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Baker's Dozen (WWI Edition)

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  • Baker's Dozen of VC Recipients

    1. Cyril Bassett
    2. Noel Godfrey Chavasse
    3. William McFadzean
    4. William "Will" Barker
    5. Alfred Shout
    6. Mir Dast
    7. Arthur Martin-Leake
    8. Albert Jacka
    9.Thomas Ricketts
    10. Victor Crutchley
    11. Jack Cornwell

    12. Bellenden Hutcheson

    There were four American born members of CEF to win VC. Three had moved to Canada at an early age. Hutcheson renounced his US citizenship in 1915 in order to join the CEF, then reclaimed it after the war.

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    • Baker's Dozen of VC Recipients

      1. Cyril Bassett
      2. Noel Godfrey Chavasse
      3. William McFadzean
      4. William "Will" Barker
      5. Alfred Shout
      6. Mir Dast
      7. Arthur Martin-Leake
      8. Albert Jacka
      9. Thomas Ricketts
      10. Victor Crutchley
      11. Jack Cornwell
      12. Bellenden Hutcheson


      13.Charles Jarvis



      First awarded VC

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      • Next Week on April 6 2017 will be the centennial of the USA's entering World War One. So in remembrance of this...

        Baker's Dozen of the USA in WW 1

        1.Plattsburgh Camps



        A volunteer pre-enlistment training program organized by private citizens before the U.S. entry into World War I. Graduates provided the cadre of a wartime officer corps.
        Last edited by McMax; 29 Mar 17, 09:05.

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        • Baker's Dozen of the USA in WW 1

          1.Plattsburgh Camps

          2. M1917 Enfield

          An American modification of the Pattern 1914 Enfield, chambered in .30-06 instead of .303. In raw numbers, the main weapon of the AEF.

          You, the mothers, who sent their sons from faraway countries wipe away your tears; your sons are now lying in our bosom and are in peace, after having lost their lives on this land they have become our sons as well.

          -- Ataturk

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          • Baker's Dozen of the USA in WW 1

            1. Plattsburgh Camps
            2. M1917 Enfield

            3. Black Tom



            Black Tom was a munitions depot in Jersey City, NJ. On 29 Jul 1916 a German agent surreptitiously planted several explosive devices amongst the rail cars fully loaded with munitions being readied for shipment to the British and French forces. Windows were broken as far away as Flushing, Queens.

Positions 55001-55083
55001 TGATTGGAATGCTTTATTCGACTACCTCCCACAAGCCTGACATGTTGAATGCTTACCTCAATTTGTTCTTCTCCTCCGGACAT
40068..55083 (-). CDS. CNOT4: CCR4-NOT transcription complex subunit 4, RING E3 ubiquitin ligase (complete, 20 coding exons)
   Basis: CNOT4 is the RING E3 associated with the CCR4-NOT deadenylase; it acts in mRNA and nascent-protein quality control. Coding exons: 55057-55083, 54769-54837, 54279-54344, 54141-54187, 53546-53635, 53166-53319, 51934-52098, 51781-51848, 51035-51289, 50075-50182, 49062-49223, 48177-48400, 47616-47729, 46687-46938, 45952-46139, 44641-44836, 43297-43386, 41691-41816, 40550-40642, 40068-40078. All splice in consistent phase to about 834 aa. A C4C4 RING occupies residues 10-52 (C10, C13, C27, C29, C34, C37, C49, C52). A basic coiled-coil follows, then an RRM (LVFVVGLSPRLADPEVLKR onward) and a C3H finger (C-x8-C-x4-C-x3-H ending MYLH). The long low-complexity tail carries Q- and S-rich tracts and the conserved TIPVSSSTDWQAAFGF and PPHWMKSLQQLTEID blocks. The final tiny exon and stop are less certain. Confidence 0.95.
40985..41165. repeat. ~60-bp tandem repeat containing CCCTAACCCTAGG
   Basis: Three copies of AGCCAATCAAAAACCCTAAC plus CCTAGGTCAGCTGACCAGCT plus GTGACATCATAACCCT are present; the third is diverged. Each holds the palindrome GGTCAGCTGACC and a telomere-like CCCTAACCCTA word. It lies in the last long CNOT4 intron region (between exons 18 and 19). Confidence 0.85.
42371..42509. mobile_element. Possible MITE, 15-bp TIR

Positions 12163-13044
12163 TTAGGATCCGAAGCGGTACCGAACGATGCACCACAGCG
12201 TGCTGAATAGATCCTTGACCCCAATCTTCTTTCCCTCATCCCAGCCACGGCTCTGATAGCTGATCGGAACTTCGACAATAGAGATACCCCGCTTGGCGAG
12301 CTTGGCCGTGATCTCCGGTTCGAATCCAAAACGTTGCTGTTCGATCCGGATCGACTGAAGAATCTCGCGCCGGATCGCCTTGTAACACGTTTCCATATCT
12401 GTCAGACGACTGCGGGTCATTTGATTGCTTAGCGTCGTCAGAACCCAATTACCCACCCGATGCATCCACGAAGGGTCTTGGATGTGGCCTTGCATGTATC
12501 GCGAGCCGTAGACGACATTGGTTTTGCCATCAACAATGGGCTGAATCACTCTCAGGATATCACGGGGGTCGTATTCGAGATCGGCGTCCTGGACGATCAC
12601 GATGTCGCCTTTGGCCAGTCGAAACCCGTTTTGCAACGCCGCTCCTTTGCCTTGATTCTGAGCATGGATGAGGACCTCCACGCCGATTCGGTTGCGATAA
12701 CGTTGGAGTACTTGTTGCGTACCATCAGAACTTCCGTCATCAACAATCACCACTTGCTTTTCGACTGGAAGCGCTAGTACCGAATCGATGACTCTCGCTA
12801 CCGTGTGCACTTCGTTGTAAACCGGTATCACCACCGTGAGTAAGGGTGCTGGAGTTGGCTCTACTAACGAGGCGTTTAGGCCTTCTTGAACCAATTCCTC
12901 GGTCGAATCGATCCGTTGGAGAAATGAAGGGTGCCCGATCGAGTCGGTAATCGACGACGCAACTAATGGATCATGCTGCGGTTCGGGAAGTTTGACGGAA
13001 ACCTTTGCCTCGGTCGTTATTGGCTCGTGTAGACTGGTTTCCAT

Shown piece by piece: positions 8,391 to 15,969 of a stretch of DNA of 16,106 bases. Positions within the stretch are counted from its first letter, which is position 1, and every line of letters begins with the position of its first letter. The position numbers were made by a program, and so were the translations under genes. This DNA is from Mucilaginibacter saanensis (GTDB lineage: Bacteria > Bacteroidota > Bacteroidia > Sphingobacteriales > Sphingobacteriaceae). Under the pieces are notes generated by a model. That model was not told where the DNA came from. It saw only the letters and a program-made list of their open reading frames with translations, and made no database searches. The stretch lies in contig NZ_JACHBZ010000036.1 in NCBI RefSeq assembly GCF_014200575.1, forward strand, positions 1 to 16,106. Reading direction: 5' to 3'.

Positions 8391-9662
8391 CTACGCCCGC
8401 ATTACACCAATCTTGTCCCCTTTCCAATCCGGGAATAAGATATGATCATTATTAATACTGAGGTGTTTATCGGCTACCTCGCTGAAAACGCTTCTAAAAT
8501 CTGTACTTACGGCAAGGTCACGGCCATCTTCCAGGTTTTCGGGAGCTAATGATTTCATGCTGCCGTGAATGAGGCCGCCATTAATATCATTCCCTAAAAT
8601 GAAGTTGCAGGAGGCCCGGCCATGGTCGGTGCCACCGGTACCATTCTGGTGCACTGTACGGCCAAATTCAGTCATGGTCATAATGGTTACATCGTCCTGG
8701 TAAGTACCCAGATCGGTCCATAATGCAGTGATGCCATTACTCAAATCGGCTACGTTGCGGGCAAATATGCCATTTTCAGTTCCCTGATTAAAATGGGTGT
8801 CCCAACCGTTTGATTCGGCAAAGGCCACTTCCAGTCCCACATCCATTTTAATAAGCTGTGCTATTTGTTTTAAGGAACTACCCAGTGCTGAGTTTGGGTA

I was married for two ******* years! Hell would be like Club Med! - Sam Kinison

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            • Baker's Dozen of the USA in WW 1

              1. Plattsburgh Camps
              2. M1917 Enfield
              3. Black Tom

              4. Rock of the Marne

              The 3rd Infantry Division earned their lasting nickname defending the banks of the River Marne.

              You, the mothers, who sent their sons from faraway countries wipe away your tears; your sons are now lying in our bosom and are in peace, after having lost their lives on this land they have become our sons as well.

              -- Ataturk

              Comment


              • Baker's Dozen of the USA in WW 1

                1. Plattsburgh Camps
                2. M1917 Enfield
                3. Black Tom
                4. Rock of the Marne

                5. Hello Girls



                The colloquial name for American bilingual female switchboard operators in World War I, formally known as the Signal Corps Female Telephone Operators Unit.



                Chief Operator Grace Banker who received the Distinguished Service Medal

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                • Baker's Dozen of the USA in WW 1

                  1. Plattsburgh Camps
                  2. M1917 Enfield
                  3. Black Tom
                  4. Rock of the Marne
                  5. Hello Girls

                  6. Henry "Black Death" Johnson

                  One of only two African-American soldiers awarded the Medal of Honor for World War One, he fought off a German raiding party, suffering 21 rounds in the process. He wasn't awarded the medal until 2015, 86 years after he died.

                  The President of the United States of America, authorized by Act of Congress, March 3, 1863, has awarded in the name of Congress the Medal of Honor to
                  Private Henry Johnson
                  United States Army
                  For conspicuous gallantry and intrepidity at the risk of his life above and beyond the call of duty: